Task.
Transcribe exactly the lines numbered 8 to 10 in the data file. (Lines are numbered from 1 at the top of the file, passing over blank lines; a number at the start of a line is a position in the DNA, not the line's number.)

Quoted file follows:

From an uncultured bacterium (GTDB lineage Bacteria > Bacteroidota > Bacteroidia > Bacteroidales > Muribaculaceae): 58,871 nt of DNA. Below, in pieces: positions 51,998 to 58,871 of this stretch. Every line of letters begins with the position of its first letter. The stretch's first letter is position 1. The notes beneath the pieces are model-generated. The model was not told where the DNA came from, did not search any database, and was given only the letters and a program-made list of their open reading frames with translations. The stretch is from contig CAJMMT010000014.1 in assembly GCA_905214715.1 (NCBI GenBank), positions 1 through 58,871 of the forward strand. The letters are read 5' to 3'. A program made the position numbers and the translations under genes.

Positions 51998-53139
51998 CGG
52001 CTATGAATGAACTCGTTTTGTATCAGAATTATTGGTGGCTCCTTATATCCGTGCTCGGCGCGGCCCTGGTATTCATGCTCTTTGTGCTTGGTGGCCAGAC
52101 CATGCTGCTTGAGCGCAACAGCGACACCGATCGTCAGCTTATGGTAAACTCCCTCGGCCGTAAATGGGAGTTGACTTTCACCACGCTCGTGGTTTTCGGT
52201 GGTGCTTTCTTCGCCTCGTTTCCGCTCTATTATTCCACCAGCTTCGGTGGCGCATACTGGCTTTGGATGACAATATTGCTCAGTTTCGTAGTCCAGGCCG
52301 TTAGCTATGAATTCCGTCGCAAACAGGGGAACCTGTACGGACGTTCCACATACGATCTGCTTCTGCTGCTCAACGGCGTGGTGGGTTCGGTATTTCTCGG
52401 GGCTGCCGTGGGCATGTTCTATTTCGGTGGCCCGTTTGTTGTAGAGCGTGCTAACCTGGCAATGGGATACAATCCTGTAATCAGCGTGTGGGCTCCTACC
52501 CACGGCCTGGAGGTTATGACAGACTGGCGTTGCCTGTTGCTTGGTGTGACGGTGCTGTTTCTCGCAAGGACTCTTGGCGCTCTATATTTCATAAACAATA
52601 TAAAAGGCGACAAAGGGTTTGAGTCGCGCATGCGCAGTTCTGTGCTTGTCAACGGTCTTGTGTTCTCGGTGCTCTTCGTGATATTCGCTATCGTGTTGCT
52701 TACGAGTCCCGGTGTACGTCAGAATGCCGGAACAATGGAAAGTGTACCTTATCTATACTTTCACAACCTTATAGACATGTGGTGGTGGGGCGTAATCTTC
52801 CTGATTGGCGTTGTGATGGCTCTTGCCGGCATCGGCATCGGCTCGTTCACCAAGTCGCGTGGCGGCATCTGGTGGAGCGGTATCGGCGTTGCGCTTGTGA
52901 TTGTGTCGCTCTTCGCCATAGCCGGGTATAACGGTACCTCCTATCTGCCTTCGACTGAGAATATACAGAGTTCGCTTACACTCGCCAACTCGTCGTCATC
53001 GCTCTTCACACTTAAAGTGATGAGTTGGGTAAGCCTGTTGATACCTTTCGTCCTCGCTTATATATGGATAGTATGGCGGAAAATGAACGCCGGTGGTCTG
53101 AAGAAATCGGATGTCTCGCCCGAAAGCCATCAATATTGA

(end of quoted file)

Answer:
52401 GGCTGCCGTGGGCATGTTCTATTTCGGTGGCCCGTTTGTTGTAGAGCGTGCTAACCTGGCAATGGGATACAATCCTGTAATCAGCGTGTGGGCTCCTACC
52501 CACGGCCTGGAGGTTATGACAGACTGGCGTTGCCTGTTGCTTGGTGTGACGGTGCTGTTTCTCGCAAGGACTCTTGGCGCTCTATATTTCATAAACAATA
52601 TAAAAGGCGACAAAGGGTTTGAGTCGCGCATGCGCAGTTCTGTGCTTGTCAACGGTCTTGTGTTCTCGGTGCTCTTCGTGATATTCGCTATCGTGTTGCT